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Biomed Imaging Interv J 2006; 2(4):e55
doi: 10.2349/biij.2.4.e55
© 2006 Biomedical Imaging and Intervention Journal


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Accidental blood exposure: risk and prevention in interventional radiology

A Vijayananthan*,1, MBBS, MRad, LH Tan2, MMed, A Owen3, BSc, MRCP, FRCR, R Bhat3, R Edwards3, MBChB, MRCP, FRCR, I Robertson3, MBChB, MRCP, FRCR, JG Moss3, MBChB, FRCS, FRCR, R Nicholls3

1 Department of Biomedical Imaging (Radiology), Faculty of Medicine, University of Malaya, Kuala Lumpur, Malaysia
2 Department of Medicine, Faculty of Medicine, University of Malaya, Kuala Lumpur, Malaysia
3 Department of Radiology, Gartnavel General Hospital, Glasgow, United Kingdom



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ABSTRACT

There is a growing concern about the transmission of bloodborne pathogens during medical procedures among health care workers and patients. Over the last three decades, radiological services have undergone many changes with the introduction of new modalities. One of these new disciplines is interventional radiology (IR) which deals with procedures such as arteriography, image-guided biopsies, intravascular catheter insertions, angioplasty and stent placements. Despite these developments, the potential for accidental blood exposure and exposure to other infectious material continues to exist. Therefore, it is important for all radiologists who perform invasive procedures to observe specific recommendations for infection control. In this review, we look at the different policies for protection and universal standards on infection control. � 2006 Biomedical Imaging and Intervention Journal. All rights reserved.

Keywords: Interventional radiology, bloodborne pathogens, prevention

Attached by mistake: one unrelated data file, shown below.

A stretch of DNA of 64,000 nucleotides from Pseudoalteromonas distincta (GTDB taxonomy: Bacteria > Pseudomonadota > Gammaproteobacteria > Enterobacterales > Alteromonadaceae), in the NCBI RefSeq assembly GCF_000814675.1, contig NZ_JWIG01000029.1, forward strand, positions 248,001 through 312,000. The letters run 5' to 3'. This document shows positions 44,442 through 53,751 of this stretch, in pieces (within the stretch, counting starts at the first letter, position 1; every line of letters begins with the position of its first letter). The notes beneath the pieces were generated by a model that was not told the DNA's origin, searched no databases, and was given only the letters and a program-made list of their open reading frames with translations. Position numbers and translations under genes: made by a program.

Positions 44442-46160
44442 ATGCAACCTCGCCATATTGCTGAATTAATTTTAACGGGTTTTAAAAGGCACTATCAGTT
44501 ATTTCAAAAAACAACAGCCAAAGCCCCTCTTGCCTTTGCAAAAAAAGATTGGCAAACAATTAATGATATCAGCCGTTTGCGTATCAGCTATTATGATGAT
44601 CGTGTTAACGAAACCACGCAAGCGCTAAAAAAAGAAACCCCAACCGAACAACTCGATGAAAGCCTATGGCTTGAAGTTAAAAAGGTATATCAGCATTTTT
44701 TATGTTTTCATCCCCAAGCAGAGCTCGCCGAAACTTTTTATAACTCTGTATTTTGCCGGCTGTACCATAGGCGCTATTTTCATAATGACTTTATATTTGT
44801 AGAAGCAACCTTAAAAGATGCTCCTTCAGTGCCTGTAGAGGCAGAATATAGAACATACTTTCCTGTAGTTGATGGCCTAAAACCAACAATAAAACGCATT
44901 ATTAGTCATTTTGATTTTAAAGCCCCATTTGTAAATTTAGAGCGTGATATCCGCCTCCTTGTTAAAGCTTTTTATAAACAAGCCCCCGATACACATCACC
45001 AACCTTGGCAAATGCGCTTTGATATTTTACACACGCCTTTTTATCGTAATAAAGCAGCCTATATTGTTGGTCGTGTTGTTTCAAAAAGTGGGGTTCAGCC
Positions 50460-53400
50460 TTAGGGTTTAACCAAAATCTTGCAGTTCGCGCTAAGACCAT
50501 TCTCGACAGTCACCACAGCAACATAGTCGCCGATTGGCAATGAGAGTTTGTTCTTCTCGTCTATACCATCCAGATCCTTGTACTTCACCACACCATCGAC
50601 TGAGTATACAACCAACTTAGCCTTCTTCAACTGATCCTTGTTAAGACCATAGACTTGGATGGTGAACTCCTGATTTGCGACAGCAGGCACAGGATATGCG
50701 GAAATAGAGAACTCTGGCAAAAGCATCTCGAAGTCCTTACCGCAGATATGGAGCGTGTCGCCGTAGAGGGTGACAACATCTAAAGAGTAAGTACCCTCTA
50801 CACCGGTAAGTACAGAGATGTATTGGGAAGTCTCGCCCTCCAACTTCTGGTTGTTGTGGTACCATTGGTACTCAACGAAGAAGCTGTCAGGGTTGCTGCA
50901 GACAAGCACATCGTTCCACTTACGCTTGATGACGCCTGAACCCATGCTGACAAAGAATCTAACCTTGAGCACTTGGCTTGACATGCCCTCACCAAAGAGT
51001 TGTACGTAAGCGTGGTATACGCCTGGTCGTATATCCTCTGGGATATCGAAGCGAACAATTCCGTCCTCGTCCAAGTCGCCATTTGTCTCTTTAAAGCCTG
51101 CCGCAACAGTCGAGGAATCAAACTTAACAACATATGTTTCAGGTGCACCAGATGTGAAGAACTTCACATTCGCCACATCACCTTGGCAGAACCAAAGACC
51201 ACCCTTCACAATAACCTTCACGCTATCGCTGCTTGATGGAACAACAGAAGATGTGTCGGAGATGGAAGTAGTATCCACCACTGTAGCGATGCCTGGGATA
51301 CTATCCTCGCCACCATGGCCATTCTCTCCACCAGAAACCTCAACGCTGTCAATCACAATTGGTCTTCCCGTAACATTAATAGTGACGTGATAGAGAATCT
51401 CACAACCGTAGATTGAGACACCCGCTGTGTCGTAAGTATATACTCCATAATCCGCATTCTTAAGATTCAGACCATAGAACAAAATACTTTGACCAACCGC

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INTRODUCTION

Blood borne pathogens are a definite threat to health care workers due to potential occupational exposure. Concern about Hepatitis B (HBV), Hepatitis C (HCV) and the Human Immunodeficiency Virus (HIV) are rising in societies globally. This is especially true for interventional radiologists who perform diagnostic and therapeutic procedures involving needles and catheters. Many practitioners have expressed the need for official statements regarding the issue of infection control and prevention unique to interventional radiology. The Society of Cardiovascular and Interventional Radiology (SCVIR) Subcommittee on HIV and Bloodborne Pathogens was formed to review current knowledge on the risk of transmission during interventional procedures, to summarize regulations and formulate prevention policies [1]. The Guidelines for Prevention of Intravascular Catheter-Related Infections was developed by the Center for Disease Control and Prevention in 1996 and updated in 2002. These were developed for practitioners who insert catheters and health care workers responsible for the surveillance and control of infection in the hospital [2,3]. Studies have also been carried out involving the risk of infection to interventional radiologists. The message from these studies is that the risk of infection to interventional radiologists is real and the standards of infection control are suboptimal.



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Risk of pathogen transmission

There is a wide disparity in the figures regarding the prevalence of infection in developed and developing nations. A number of factors influence the risk of pathogen transmission. The nature of potentially infectious material, the likelihood of sharps or other exposures occurring during the procedure, the prevalence of infection in the population, the seroconversion rates after exposure and the type of procedure undertaken, are some of the important criteria that need to be considered [1].

An estimated two billion people have been infected by HBV worldwide and there are approximately 50 million new cases diagnosed annually. Seventy five percent of such cases are found in Asia [4]. The evidence of HBV exposure in the general population in the United States is approximately 3-14% with an estimated 0.1-0.7% of the general population being HBV carriers [1]. Asian statistics showed a prevalence of hepatitis B markers in the general population in the Philippines and Malaysia to be 5-16% and 3-5% respectively [4].